If the ECM does not overturn the decision, an entry clearance officer (ECO) will write a statement explaining why the ECM has upheld the decision to refuse your application. UKBA will send this and all your papers (known as ‘the appeal bundle’) to the FTTIAC. UKBA will prepare and send your appeal bundle within:
- 20 working days for non-settlement and family visitor cases; or
- 90 working days for settlement cases.
These timings exclude postage times to and from the visa office.
The FTTIAC will:
- list your appeal for hearing;
- send copies of all the relevant papers (including the ECO’s written statement) and supporting documents to the visa office and to your representative or sponsor; and
- advise you of the date and time of your hearing. UKBA has no control over when your appeal will be heard.
An immigration judge will hear your appeal in the UK. When considering your appeal, the judge will look at all the evidence provided by your representative and by the ECO. He or she will determine your appeal on the individual details of your case in line with the Immigration Rules.
The judge will inform the FTTIAC of his or her decision no more than 10 days after the hearing. The FTTIAC will then send that decision (known as a ‘determination’) to everyone involved.
If your appeal is successful
If the judge allows your appeal, his or her determination will be sent to the relevant visa section, which will in turn contact you.
It can take up to 4 weeks for determinations to reach the relevant visa section, and a further 8 weeks for them to be processed. The visa section will write to you using the contact details provided on your appeal form.
Contact the First-tier Tribunal
To submit an appeal by post or fax, send it to:
First-tier Tribunal (Immigration and Asylum Chamber)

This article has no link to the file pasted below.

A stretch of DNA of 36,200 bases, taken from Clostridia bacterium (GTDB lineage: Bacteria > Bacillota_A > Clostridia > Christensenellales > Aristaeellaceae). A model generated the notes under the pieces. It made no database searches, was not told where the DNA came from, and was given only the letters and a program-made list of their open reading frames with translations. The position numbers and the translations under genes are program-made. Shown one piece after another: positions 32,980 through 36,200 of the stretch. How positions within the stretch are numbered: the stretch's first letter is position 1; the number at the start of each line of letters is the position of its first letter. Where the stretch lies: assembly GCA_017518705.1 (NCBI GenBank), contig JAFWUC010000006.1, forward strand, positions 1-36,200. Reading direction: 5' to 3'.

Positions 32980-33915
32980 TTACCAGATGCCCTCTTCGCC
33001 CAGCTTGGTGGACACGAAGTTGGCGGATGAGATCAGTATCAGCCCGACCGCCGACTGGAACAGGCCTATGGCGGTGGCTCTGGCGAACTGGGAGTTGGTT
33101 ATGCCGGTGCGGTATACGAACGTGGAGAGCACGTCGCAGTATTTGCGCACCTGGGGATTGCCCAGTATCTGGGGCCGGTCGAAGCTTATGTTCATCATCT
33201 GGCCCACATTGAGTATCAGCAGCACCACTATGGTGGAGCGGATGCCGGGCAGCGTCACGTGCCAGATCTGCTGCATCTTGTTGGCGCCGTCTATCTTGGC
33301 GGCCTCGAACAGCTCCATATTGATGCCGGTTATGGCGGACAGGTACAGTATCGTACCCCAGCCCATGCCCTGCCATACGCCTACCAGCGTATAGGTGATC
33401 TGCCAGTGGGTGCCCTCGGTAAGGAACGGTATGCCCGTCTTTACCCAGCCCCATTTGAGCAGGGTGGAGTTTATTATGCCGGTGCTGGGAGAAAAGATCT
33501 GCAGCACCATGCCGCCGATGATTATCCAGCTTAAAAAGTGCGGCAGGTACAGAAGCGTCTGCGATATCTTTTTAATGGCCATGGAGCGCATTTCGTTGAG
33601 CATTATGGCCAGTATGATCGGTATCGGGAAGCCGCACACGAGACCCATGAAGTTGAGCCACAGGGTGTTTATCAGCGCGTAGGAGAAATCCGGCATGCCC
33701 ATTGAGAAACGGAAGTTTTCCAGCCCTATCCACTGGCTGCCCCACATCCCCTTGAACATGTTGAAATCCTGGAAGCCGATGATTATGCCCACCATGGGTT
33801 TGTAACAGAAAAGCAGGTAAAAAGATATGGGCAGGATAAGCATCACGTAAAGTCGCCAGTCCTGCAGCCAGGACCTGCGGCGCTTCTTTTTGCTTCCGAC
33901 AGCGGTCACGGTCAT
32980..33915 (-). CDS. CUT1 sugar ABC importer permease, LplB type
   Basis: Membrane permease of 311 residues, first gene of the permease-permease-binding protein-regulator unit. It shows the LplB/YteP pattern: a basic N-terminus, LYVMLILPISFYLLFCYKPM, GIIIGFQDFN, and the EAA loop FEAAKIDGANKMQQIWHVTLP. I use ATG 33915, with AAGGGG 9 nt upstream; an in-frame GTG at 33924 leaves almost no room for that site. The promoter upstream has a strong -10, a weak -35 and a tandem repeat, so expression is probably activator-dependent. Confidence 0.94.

PO Box 6987
Fax: (+44) (0)116 249 4214
To find out about the progress of an appeal, or for more information about the appeals system, contact:
First-tier Tribunal (Immigration and Asylum Chamber)
PO Box 7866
Phone: (+44) (0)845 600 0877
Fax: (+44) (0)1509 221403
If you have paid a fee for your appeal and are successful the Tribunal may make a fee award against the UK Border Agency up to the amount of the application fee that you paid. If the Tribunal decides to make a fee award, payment will be made as soon as possible. As the new automatic online payment systems are being introduced throughout 2012, there may be some delay in processing payments.
UKBA estimates that payments will be made within 90 days until mid-2012, and more quickly after that.
* Family visitors – appeal rights
If you submitted your application to visit family on or after 9 July 2012, your application will only attract the full right of appeal if you visit a “qualifying family members in the UK”. Qualifying family members are:
- Spouse, civil partner, father, mother, son, daughter, brother or sister;
- Grandfather, grandmother, grandson or granddaughter;
- Spouse or civil partner’s father, mother, brother or sister;
- Son or daughter’s spouse or civil partner;
- Stepfather, stepmother, stepson, stepdaughter, stepbrother or stepsister; or
- Unmarried partner where the couple have been in a relationship akin to marriage or civil partnership for at least the 2 years before the day the application is made and the relationship is genuine and subsisting.
- Under these Regulations a FRA will only apply where the applicant is applying to visit a qualifying family member and that family member also has settled status in the UK (as defined in para 6 of the immigration rules)
- been granted asylum (under para 334 of the immigration rules; or
- been granted Humanitarian Protection status (under para 339C of the immigration rules).
Children adopted under an adoption order recognised in UK law are treated as if they are the natural children of the adoptive parents.
The above is an adaptation of the text on the UKBA website. Remember, immigration law is complex and subject to continuous change. The information provided here may be out of date, or just based on personal experience/knowledge. The use of these pages is therefore entirely at your own risk. Before applying for any type of visas, you should always seek information from the authorities direct via their official websites. You will find some useful website details on our Links page.